How to Use Hand Gestures in Public Speaking?
Do you know how to use hand gestures in public speaking?
What do you do with your hands?
Have you ever watched someone’s hand gestures when they are talking? Open hand gestures tend to make a person appear open and honest. Bringing hands together to a point can accent the point you are making.
Wringing your hands or excessively moving your fingers and hands will give away nervousness.
Read the article written by Jena McGregor and Shelly Tan dated November 17, 2015 (The Washington Post). It is a good reference for what to do with your hands while speaking in public.
Here are the key points:
- Keep hand movements descriptive.
- Use open palm gestures to build the audience’s trust.
- Keep your hands in the strike zone when possible.
- Don’t point. Just don’t.
- Politicians love to use the “Clinton thumb.” Most people shouldn’t.
- When you don’t know what to do, drop your hands to your sides for a moment.
- Avoid drawing attention to the wrong places.
- Conducting is for orchestras, not public speaking.
- Keep objects out of you hands.
- If behind a lectern, show your hands.
- Avoid “spider hands.”
The following youtube videos demonstrate how to use your hands – and how not to – while giving a presentation. I find these videos useful and would like to share with you.
Communication does not just consist of words. Less than 10% of the words we use in speaking gets through to others. On the other hand, over 55% of our body language is communicated to others very clearly. Whether you are trying to sell your product or service to a client or you are trying to persuade a group of people to change their behavior, it is critical that your words and gestures match. Many people have sabotaged their messages because their words were saying one thing, while their bodies were saying the exact opposite.
Can you think of a time when someone told you that he would be able to do something while his head was shaking no? Which did you believe, the words or the gesture? When your body movements are congruent with your words, your message will have a very powerful impact on your audience.
Gestures include your posture, the movement of your eyes, hands, face, arms and head, as well as your entire body. They help to support or reinforce a particular thought or emotion. If our gestures support our statements, we are communicating with a second sense. People tend to understand and remember messages better when more than one sense is reached.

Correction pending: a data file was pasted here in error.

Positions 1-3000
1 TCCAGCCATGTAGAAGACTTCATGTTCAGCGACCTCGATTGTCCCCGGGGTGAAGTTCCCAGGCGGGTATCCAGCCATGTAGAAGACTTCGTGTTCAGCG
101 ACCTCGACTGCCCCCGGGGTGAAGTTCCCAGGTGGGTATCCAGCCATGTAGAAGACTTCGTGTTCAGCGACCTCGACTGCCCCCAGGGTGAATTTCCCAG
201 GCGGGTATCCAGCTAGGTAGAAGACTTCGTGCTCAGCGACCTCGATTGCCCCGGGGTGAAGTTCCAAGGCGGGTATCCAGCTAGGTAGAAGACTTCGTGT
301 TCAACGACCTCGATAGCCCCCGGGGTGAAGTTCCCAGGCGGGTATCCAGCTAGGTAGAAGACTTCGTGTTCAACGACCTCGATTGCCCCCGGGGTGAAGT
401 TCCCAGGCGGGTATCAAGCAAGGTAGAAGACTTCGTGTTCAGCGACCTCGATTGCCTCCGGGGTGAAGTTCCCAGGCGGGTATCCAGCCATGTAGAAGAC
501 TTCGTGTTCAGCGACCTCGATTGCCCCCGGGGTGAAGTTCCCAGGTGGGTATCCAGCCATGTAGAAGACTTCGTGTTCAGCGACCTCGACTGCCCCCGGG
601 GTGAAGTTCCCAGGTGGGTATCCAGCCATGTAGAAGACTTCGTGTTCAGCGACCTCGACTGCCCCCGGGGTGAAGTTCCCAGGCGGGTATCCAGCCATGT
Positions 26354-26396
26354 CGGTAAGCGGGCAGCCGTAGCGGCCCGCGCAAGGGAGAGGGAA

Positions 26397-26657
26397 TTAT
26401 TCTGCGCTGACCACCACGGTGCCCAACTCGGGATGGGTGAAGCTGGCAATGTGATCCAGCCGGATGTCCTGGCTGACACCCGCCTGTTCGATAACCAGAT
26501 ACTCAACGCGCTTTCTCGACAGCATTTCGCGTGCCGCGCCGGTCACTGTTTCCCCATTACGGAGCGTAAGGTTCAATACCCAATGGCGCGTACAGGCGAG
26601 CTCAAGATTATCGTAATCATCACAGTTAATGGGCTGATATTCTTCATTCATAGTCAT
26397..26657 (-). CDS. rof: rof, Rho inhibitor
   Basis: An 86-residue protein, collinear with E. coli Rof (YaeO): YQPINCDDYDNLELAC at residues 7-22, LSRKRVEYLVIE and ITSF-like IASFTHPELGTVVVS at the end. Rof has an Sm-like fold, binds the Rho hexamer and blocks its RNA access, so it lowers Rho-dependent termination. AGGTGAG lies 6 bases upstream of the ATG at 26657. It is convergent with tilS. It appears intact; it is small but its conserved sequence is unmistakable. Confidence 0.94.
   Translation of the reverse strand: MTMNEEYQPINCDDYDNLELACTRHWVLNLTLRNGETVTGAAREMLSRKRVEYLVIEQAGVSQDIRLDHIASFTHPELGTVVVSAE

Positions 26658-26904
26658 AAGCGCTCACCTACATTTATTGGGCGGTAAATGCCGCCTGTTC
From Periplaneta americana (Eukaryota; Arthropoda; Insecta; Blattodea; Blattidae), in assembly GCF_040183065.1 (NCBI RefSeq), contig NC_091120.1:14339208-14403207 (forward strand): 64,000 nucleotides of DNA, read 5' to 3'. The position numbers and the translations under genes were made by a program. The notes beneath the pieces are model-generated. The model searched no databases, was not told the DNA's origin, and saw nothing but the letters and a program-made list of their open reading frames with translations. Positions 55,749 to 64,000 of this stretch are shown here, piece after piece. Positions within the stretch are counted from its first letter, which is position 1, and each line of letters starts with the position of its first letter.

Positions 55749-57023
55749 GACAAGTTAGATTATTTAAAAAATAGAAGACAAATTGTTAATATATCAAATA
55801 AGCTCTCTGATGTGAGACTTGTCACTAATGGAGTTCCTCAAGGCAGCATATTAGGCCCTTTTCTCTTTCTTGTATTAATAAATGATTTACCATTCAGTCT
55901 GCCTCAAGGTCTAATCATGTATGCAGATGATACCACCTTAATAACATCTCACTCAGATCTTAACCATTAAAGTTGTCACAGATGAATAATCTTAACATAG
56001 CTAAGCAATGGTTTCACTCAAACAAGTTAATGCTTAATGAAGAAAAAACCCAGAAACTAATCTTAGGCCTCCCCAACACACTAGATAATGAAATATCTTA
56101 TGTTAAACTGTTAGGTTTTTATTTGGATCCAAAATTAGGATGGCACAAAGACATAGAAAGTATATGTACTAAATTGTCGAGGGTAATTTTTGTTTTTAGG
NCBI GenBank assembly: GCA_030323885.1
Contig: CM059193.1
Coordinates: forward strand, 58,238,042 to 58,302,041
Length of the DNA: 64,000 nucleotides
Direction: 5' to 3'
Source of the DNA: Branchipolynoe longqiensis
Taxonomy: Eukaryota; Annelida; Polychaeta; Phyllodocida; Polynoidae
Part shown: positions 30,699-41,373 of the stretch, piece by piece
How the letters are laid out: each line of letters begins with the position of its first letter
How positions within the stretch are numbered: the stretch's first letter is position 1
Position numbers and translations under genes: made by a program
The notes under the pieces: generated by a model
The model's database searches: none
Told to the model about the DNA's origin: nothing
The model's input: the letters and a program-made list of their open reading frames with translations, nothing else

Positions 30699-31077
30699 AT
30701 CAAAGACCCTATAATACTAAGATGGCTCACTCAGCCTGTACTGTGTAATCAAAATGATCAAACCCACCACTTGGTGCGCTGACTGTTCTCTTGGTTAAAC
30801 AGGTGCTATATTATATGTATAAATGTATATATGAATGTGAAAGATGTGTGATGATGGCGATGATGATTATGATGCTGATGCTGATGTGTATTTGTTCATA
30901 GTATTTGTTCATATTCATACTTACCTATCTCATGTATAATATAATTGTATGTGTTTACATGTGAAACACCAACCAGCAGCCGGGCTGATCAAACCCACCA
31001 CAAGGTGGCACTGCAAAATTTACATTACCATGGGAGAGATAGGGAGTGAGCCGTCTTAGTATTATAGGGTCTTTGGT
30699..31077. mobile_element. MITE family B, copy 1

Winston Churchill was a master at using gestures to powerfully bring home his point. During World War II, Churchill rallied the citizens of Great Britain to continue their fight against overwhelming odds. He often visited the neighborhoods of London, which had been devastated by bombs and walked through them with his fingers held up in the sign of a “V”. This victory sign accompanied his famous message, “Never give in. Never, never, never give in.” This gesture so powerfully communicated Churchill’s message that soon people gained greater resolve to continue fighting whenever they saw the victory sign.
People naturally use gestures in conversations. They are not on the spot, so they easily move their arms and hands and make facial expressions to illustrate the points they are trying to make. However, an amazing thing happens when people stand up in front of a group to speak. They suddenly think, “Oh no! What am I going to do with these things attached to my shoulders?” and they either don’t move them at all or they move them awkwardly. Gestures should be a natural extension of who we are. Presenters should strive to be themselves. They should be as spontaneous with their movements as if they were talking to their family or friends.
What are you doing with your hands? If you get nervous in social situations, you may feel that no matter what you do with your hands, it’s the wrong thing. Many people who cross their arms in front of their chest are probably doing so at least in part because they don’t know where else to put their hands.
You should never cross your arms in front of your chest unless you really don’t want anybody to approach you. That is the message this gesture sends out. If you want to look open and approachable, keep your arms at your sides. Holding your arm in front of your body can be seen as a signal that you want to defend yourself against other people.
Practice Makes Natural.
A good way to be comfortable with gestures is to know your speech well. Several of the most outstanding speakers offer the same piece of advice: “The key to effectively using gestures is to know your material so well, to be so well prepared, that your gestures will flow naturally.” Practice your speech and know it well so that you can enjoy sharing your message with others.
Join Toastmasters and find a club that you like to practise your speeches in a friendly environments. You are welcome to visit our Kampong Ubi Toastmasters Club if you are living in Singapore.